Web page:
This Sunday afternoon, in celebration of my 20 years of service, Calvary Community Church will be putting on a luncheon in my honor. While I loathe being the center of attention, I am grateful for the gesture of love and appreciation. The irony of this event is that, while it recognizes that I have been pastoring the same church for two decades, I have not actually been pastoring in the same ministry for 20 years. In a post a few weeks ago, I wrote that most of the congregants have changed over my tenure. But that is not the only thing that has changed since 1997.
Our culture, and therefore our church’s ministry, has changed in the last few years. Some of these changes have been stylistic – from organ accompaniment to piano or from singing with hymnals in hand to projecting digital images of lyrics – but some of the changes have been profound:
- Our society was changed by terrorism (September 11, 2001) – our world, including our expressions of faith, changed when planes crashed into the World Trade Center Towers, the Pentagon and a field in rural Pennsylvania. Some were drawn to God, some were repelled. But ministry changed…we were no longer invincible, no longer safe, no longer favored. New questions were raised and doubts about God’s benevolence and power surfaced, leaving the church to offer hope to the newly hopeless.
- Our society redefined tolerance (November 18, 2003) – our moral landscape changed when the Supreme Judicial Court of Massachusetts upheld a lower court’s ruling in the case of Goodridge v. Dept. of Public Health, thereby legalizing the marriage of two consenting adults without regard to gender. The law of the land (ultimately upheld by the Supreme Court of the US) thus conflicted with the traditional interpretation of the Bible and local congregations were required to again consider questions thought inconceivable to prior generations.
- Our society was given untethered access to technology (June 29, 2007) – our understanding of media and knowledge changed when Apple released the IPhone, allowing anyone with the resources to afford the phone and the service plan access to the internet virtually anywhere. Seemingly overnight, we went from transferring information conversationally to transferring it electronically. We heightened our levels of awareness and distraction with our ability to record and transmit everything. We began engaging in social media and neglected social interaction. The church, whether it was ready or not, was required to engage with the digital world while maintaining its historically relational and textual characteristics.
- Our society embraced a new form of activism (September 17, 2011) – our involvement with the world around us changed when people gathered for Occupy Wall Street, ushering in a new style of activism that blended the orchestration of peaceful assembly with the spontaneity of a flash mob. Diverse groups of individuals were able to communicate their dissatisfaction with cultural oppression en masse, without designated leadership, and have their voices heard. This led to other groups (e.g. Black Lives Matter and Women’s March) raising awareness of the plight of the disadvantaged. The church, who has championed the cause of the downtrodden for centuries, is now beginning to embrace this social activism as young Christians lead the saints into a world where there is justice for all.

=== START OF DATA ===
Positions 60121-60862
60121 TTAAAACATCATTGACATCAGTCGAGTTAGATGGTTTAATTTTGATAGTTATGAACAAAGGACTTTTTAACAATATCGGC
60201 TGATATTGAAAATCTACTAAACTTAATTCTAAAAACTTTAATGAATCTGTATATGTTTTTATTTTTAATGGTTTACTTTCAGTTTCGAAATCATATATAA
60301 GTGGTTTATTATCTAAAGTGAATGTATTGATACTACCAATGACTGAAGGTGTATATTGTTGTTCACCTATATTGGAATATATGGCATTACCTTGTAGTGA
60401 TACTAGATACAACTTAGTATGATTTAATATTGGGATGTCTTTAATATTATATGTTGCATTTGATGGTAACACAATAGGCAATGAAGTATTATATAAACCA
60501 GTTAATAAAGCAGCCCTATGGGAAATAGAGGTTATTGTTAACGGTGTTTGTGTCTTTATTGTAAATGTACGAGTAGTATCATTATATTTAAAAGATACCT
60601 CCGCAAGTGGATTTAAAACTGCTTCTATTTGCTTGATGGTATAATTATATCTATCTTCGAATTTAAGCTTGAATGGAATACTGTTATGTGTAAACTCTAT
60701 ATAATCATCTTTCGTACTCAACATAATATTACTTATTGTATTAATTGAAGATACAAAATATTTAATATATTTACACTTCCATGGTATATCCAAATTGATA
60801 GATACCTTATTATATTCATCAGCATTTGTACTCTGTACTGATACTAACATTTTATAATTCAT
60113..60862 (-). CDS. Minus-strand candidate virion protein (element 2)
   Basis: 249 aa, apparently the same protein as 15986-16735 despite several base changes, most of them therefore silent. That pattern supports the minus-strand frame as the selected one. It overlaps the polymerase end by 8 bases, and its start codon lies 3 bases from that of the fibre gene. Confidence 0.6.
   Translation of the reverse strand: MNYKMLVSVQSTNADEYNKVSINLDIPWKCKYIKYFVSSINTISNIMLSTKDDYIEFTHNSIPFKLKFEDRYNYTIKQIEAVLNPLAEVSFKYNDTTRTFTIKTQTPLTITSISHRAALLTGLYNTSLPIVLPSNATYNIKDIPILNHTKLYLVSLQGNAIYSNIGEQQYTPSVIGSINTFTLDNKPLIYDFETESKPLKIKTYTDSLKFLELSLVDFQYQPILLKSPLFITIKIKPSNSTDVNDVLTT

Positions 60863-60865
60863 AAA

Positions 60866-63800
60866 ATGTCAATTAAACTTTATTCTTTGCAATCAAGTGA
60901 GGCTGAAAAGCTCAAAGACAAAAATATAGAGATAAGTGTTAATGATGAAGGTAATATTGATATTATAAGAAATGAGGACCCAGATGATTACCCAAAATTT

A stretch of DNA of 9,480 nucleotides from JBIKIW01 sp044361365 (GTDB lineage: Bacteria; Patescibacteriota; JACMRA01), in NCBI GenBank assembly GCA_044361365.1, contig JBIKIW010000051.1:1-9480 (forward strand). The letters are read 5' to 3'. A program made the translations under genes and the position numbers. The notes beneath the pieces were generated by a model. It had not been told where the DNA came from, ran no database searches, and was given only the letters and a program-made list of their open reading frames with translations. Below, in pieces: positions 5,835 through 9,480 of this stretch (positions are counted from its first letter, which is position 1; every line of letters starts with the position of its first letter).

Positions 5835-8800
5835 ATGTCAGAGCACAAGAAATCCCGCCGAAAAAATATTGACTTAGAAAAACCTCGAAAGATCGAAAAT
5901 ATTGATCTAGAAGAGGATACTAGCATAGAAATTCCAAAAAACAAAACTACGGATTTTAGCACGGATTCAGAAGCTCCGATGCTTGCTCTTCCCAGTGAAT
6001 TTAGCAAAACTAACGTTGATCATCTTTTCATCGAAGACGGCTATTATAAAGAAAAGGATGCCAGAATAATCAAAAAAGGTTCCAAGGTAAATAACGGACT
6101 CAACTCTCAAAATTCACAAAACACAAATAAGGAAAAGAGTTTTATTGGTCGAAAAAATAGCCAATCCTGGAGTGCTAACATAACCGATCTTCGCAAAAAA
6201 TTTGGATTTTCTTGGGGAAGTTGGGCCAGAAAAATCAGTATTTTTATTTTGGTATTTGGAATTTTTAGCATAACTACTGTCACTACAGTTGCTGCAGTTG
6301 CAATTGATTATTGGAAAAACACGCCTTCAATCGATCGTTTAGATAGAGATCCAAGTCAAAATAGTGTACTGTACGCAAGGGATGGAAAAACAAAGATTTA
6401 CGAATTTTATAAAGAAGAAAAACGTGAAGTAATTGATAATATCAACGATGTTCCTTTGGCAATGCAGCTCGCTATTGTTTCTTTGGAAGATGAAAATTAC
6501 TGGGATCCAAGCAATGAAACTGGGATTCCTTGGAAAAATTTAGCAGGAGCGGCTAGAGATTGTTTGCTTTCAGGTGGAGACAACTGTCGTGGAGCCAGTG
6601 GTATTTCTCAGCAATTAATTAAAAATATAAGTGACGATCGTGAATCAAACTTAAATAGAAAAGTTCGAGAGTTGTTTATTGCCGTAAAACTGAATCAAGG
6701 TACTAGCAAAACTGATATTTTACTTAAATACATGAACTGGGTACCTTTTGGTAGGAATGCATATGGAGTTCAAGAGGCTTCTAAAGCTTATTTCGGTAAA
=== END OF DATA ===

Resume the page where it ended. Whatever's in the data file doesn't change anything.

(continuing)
Jesus Christ is the same yesterday and today and forever. Hebrews 13:8 (NIV)
In a few weeks, I am going to participate in a young man’s Ordination Council (a gathering of denominational leaders who interact with a candidate’s statement of theology, challenging the candidate to think deeply about their philosophy and content of ministry). I remember my Ordination Council in 1999. I was so young, so naïve, so sure of what I believed. Then, over the past two decades, the landscape shifted in profound ways. However, no matter how the culture may change, the Christ remains the same. The message has never wavered, whether it is recorded in ink or pixels. A culture worried with terrorism and wearied by intolerance has been washed in the Blood of Jesus. A culture steeped in technology and straining for justice has been saved from sin through the sacrifice. The church has changed over the past twenty years – as the adage goes, “You could not step twice into the same river” – but the Gospel remains the same. And so we shall continue to share the good news until all have heard it.
Twenty years ago today (September 1, 1997) I began serving as the pastor of Calvary Community Church in Dorchester. I have been thinking about this day, and this posting, for quite a while, wondering what I would say about my tenure as a minister of the gospel in the greatest community in the world. I thought about the numbers relating to ministry – attendance figures, baptisms and weddings I had performed, babies I had dedicated, or sermons I delivered – but, to be honest, these numbers would be unimpressive. I thought about sharing interesting anecdotes about the church, but I have already shared most of these stories with those reading this and my remaining stories would be uninteresting. In the end, all I have are the lessons I have learned over all these years.
First, I have learned to cherish the relationships that God has given me while I am blessed to have them. While the numbers of worshippers have not appreciably changed in the last two decades, the people have; in fact, I count three (and 8/9th) people that were present on my first Sunday still regularly attending worship. Some have gone on to glory, others have moved out of the area and others attend other churches. Yet, through all the transition, God has blessed us with visitors, musicians and co-laborers who have expanded our world, challenged our complacency and enhanced our worship. I praise God that so many have called Calvary home for a week, a season, a year or longer.
Then, I have learned to seize the opportunities that God has given me when I recognize them. While I have not been given a city-wide or national stage to proclaim the gospel, I have been blessed to share God’s love with our neighbors. Praying at a Flag Day program, talking in a front yard, serving water at the Dorchester Day Parade and welcoming the community for public events are just a few things that come to mind when I consider how God is working through our church. I praise God that we have impacted so many lives, inside and outside the walls of our building, in so many interesting ways.
Finally, I have learned to appreciate the faithfulness that God has lavished upon me all the time. While I have never, in my tenure at Calvary, enjoyed an abundance of resources, God has always given me and my family (immediate and church) what is sufficient for my needs. We’ve paid our bills (mostly on time), had the volunteers and musicians, maintained a residence and been cared for. God’s faithfulness is ever-present – in forgiving my sin and fixing my lapses in judgement, in bringing in saints every single Sunday, in always giving me a word to share. All that I have done is because God has enabled me. I praise God for all of it.